As you age, stiffness settles into your joints more easily. This can make it more difficult to move around and maintain an active lifestyle. So how do you overcome stiffness and stay limber after 50 or 60?
As your body is slows down with age, everyday activities may start to feel more strenuous than they used to. A sedentary lifestyle only makes this situation worse.
Although people of all ages struggle with flexibility, the stiffness that comes with age is different. You may think that less flexibility only affects how you move, but it can also cause pain. For example, if the muscles in the front of your legs are too tight, it can limit movement in your pelvis and hips. This leads to lower back pain.
Flexibility benefits you in more ways than one. It improves your movement overall and helps prevent simple strains and injuries, including:
- Muscle and disk strains
- Shoulder strains
Types of Stretches
There are different methods for stretching your muscles, and each one has its own benefits. It’s important to stretch in different ways as you try to improve your flexibility after 50 or 60.
Static Stretching. When you hold a position for an extended period of time, the stretch is considered static. You may hold a position for 30 seconds, then relax, and repeat this for 3 to 5 times before moving on to your next stretch. Be careful to hold the position without “bouncing.” This creates more tension in the muscle and can lead to injury. If you’re already limber, these stretches may not be as beneficial for you.
Isometric stretching. Similar to static stretching, you hold a position and gently contract your stretched muscle during a stretch. Hold your pose while alternating 15 to 20 seconds of contracting and relaxing your muscle. This type of stretching improves strength along with flexibility.
Dynamic stretching. Dynamic stretching involves actively moving your muscles and joints with a set motion for a set of repetitions, usually around 10-12. These can be things like head rolls, walking lunges, leg swings, or hip circles. With each turn, you stretch a little further, using fluid movements. Just as with static stretching, you should never make bouncing movements.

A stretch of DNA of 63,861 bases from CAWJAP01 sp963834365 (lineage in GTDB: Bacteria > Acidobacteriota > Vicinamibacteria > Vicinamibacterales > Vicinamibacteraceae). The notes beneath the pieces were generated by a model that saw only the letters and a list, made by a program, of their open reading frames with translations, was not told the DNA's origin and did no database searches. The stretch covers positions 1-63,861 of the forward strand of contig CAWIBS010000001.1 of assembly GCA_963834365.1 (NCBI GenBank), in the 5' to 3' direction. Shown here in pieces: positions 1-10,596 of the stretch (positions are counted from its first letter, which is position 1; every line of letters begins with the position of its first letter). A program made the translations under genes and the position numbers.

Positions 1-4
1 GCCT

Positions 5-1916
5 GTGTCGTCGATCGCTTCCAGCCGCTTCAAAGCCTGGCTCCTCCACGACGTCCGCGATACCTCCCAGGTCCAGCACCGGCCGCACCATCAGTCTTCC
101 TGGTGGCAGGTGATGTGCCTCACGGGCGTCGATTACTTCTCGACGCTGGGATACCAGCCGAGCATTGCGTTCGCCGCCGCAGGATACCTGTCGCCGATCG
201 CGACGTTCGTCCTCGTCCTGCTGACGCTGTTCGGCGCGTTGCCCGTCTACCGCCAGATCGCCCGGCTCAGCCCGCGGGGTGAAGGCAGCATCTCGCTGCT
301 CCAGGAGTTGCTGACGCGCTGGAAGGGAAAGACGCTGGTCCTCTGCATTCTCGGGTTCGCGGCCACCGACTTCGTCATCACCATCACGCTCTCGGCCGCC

Make a Stretching Routine
Once you understand the types of stretches, you can put a plan in place. The key to consistency is to make sure your goal is attainable and your plan is sustainable. Setting goals that are too far out of reach may discourage you, and being overzealous can lead to burnout or giving up.
Decide on a routine. Decide on the best time of day for you to stretch. Maybe you’re a morning person or an evening person. Maybe you already have a dedicated workout time, and you can incorporate stretching into your existing routine. When you establish a routine, you’re more likely to stick to your plan.
Incorporate exercise. Stand-alone stretches aren’t the only way to improve flexibility. Many activities also improve your flexibility through movement and holding poses:
Be consistent. You may not see results in the first week or month after you begin stretching. But keep up with your practice and keep stretching every day. Over time, you should feel less stiffness when you wake up. You’ll also find that everyday activities are easier to do with increased flexibility.
Possibility of injury. Even when you’re careful, injuries can happen. While some discomfort is normal during stretches, you should never feel pain. The same goes for after stretching. You may feel slightly sore in the days following a good stretch, but pain means that something’s wrong.
Listen to your body. Pay attention to your body’s signals to know if you’re taking stretches too far. Stretching should apply gentle pressure to your muscles and joints. By knowing your limits and not going too far, you can keep injuries from happening.
Remember that progress can be slow sometimes. It’s better to take your time than to cause damage that sets your stretching practices back.